Sky’s German Soccer Defeat Shows Streamers Are Taking Over

(Bloomberg) -- Comcast Corp.’s Sky dominated German coverage of Europe’s top club soccer competition for two decades. Now the streamers are taking over.

Billionaire Len Blavatnik’s DAZN and Inc. edged out Sky to secure exclusive rights to stream the UEFA Champions League to their German customers for three seasons from 2021.

The result shows streaming platforms are stepping up the challenge to traditional pay-TV companies that rely on prime sports coverage to retain customers.

For the first time, fans in a major European market will need access to a video-on-demand service to see what’s arguably the world’s most prestigious club tournament, featuring top clubs such as Bayern Munich, Real Madrid and Manchester City.

Sky made every effort to retain the rights, said Carsten Schmidt, the chief executive officer of its German unit.

”We have an economically clear and responsible view of the value of sports rights,” he said in an emailed statement. “Keeping our customers also in mind, we were unwilling to go beyond the high value that we attach to these rights.”

Although financial terms weren’t disclosed, Schmidt’s comment suggests DAZN paid a full price, allowing UEFA to shower even more money on the mostly wealthy clubs that qualify for the continental tournament.

A representative for DAZN had no immediate comment.

Spending Splurge

Germany has been an important market for DAZN, which focuses mostly on live boxing in the U.S. and European soccer.

The company has spent lavishly to buy sports rights around the world, including a $1 billion partnership with Matchroom Boxing and a $365 million deal with boxer Canelo Alvarez, at the time the richest single-athlete contract in sports history.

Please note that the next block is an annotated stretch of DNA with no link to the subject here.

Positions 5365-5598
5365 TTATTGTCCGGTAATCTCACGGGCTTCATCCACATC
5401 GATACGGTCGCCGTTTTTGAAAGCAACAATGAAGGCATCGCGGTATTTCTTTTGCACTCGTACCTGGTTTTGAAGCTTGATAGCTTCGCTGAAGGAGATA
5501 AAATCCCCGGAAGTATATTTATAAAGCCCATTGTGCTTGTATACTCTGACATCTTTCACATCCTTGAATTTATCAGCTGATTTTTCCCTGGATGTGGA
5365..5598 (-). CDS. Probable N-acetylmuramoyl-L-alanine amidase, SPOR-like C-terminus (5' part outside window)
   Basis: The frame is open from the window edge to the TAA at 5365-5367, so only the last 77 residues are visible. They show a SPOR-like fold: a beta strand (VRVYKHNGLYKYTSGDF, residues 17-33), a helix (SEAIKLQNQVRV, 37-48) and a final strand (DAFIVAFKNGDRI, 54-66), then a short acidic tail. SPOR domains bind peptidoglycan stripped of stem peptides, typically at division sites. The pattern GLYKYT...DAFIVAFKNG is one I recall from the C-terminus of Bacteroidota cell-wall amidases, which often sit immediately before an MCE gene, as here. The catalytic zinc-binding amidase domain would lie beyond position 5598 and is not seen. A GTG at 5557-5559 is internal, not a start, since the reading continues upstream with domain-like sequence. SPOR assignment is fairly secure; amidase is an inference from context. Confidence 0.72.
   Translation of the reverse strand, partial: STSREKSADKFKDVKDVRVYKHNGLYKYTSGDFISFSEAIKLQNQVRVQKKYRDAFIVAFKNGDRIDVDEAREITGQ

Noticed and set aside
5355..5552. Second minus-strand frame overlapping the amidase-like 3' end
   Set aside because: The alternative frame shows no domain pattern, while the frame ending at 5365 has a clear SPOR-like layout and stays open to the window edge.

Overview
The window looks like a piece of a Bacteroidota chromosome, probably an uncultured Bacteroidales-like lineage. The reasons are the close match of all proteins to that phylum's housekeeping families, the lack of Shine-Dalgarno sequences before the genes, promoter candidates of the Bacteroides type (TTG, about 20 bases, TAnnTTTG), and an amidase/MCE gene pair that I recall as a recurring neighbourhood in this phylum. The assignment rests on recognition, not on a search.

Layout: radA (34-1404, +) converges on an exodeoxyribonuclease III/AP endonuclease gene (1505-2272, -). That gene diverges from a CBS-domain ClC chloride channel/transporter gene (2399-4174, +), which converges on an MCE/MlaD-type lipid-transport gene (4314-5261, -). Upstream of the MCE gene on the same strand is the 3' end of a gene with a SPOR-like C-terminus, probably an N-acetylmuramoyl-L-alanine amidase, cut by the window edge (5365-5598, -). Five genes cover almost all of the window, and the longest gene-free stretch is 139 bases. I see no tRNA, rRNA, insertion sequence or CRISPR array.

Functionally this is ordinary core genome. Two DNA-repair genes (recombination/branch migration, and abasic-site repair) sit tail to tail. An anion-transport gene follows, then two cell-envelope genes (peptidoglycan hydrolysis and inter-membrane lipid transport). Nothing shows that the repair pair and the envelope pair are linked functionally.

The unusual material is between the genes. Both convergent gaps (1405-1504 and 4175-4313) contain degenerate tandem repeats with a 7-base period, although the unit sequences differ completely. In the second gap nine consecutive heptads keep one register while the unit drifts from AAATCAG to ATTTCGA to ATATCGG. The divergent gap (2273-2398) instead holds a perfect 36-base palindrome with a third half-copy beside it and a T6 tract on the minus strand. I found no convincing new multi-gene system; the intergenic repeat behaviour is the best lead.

In October, Bloomberg reported that DAZN was working with Goldman Sachs Group Inc. to raise at least $500 million to support its expansion efforts.

The Champions League loss puts Sky under greater pressure to retain exclusive rights to the Bundesliga, Germany’s domestic soccer league that’s still a key pay-TV selling point in Europe’s biggest economy. Those rights are going on sale next year.

Amazon has already secured a foothold in Sky’s crucial U.K. market and showed the first Premier League matches to millions of viewers on its Prime Video service last week without major technical glitches.

Fans praised the functions offered using Amazon’s streaming technology, such as options to analyze player performance statistics and the accuracy of passes and shots on goal.

©2019 Bloomberg L.P.

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